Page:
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New Coral Reef Early Warning System in action at CCMI

A new, state of the art oceanographic monitoring station is now in place along Little Cayman’s north coast.

Central Caribbean Marine Institute’s next-generation ‘Coral Reef Early Warning System’ buoy tracks vital information that may further scientific understanding of factors impacting our coral reefs.

“Consider it as a fine-tuned canary in the coal mine,” said CCMI Director of Operations John Clamp.

He told Cayman 27 CCMI’s newest CREWS buoy is collecting information vital to the health of coral reefs.

CCMI staffers install the new CREWS buoy in 50 feet of water on Little Cayman’s north coast

“It’s going to give us information with respect to the health of the reefs, water quality issues, temperature, ocean acidification, and it also has an atmospheric package so we are looking at the atmospheric conditions as well,” explained Mr. Clamp.

30% smaller than its predecessor, Mr. Clamp says the new CREWS unit is easier to maintain and features some sophisticated technology upgrades.

“We will also be deploying ADCP which is an acoustic Doppler current profiler, so that actually lets us look at the movement of the water as well, so it’s a significant upgrade from the previous station,” he said.

Moored in 50 feet of water about a quarter mile from CCMI’s Little Cayman research station, the CREWS buoy will feed into a much larger network that includes monitoring stations around the world.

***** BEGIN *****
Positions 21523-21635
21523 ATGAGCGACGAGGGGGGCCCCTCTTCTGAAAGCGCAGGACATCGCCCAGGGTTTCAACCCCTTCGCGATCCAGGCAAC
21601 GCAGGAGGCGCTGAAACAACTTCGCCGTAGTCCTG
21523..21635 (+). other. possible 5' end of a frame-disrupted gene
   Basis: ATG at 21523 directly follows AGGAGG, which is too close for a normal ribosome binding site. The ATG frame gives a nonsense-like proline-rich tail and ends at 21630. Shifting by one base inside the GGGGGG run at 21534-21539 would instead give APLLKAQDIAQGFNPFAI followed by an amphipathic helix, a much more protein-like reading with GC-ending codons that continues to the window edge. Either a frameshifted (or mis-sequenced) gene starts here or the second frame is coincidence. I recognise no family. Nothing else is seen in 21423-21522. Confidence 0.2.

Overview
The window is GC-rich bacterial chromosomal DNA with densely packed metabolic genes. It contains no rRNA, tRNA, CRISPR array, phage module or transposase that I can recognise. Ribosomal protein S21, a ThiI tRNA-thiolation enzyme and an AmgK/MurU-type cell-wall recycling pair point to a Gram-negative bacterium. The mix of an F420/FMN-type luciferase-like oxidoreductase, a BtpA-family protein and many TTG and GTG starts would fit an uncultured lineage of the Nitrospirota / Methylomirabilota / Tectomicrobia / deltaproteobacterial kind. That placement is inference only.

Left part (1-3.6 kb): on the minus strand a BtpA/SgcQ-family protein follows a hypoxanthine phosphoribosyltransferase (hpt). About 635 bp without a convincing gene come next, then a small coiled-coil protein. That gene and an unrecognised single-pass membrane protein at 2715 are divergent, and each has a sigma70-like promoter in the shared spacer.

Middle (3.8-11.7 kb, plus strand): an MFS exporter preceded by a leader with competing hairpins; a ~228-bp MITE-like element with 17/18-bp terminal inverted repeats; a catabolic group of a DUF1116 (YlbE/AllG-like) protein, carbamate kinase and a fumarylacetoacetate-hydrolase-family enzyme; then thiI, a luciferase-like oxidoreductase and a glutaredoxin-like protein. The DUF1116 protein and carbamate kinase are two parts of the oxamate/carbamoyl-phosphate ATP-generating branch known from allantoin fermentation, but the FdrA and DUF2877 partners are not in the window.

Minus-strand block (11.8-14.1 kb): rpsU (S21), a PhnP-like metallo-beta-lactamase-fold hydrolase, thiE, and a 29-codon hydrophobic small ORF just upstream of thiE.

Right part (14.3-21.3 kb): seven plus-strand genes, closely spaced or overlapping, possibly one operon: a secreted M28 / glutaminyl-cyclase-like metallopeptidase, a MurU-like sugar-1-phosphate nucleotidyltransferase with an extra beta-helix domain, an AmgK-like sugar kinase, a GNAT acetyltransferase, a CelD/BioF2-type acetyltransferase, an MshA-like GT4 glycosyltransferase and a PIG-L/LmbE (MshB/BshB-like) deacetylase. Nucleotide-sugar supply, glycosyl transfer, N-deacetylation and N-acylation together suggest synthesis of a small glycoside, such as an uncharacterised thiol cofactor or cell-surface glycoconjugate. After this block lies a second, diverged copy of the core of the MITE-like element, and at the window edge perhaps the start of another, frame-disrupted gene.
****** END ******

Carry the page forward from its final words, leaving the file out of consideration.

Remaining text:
Previous CCMI CREWS buoys have monitored local conditions since 2009.

“If we have that historical context and we also have the context of the other stations, we can build up a very important picture,” said Mr. Clamp of the reaches of the global network. “That way managers and researchers in the marine environment at least can start to look at programs that might mitigate certain issues with respect to the current environment whether that’s global warming or sea level rise, or fish population, or the health of the reef. It’s a component that will add to that story.”

Near real-time data is available to the general public via the ‘LIVE Datacenter’ app, bringing the health of our reefs closer than ever to our fingertips.

“You will actually be able to dial up wind speed, the water direction, the current, the pH values by actually dialing into a link on your cell phone,” said Mr. Clamp.


About the author

Joe Avary

Joe Avary

Joe Avary has been with Cayman 27 since 2014. He brings 20 years in television experience to the job, working hard every day to bring the people of Cayman stories that inform the public and make a difference in the community. Joe hopes his love for the Cayman Islands shines through in his informative and entertaining weather reports. If you have a story idea for Joe or just want to say hello, call him at 324-2141 or send an email to

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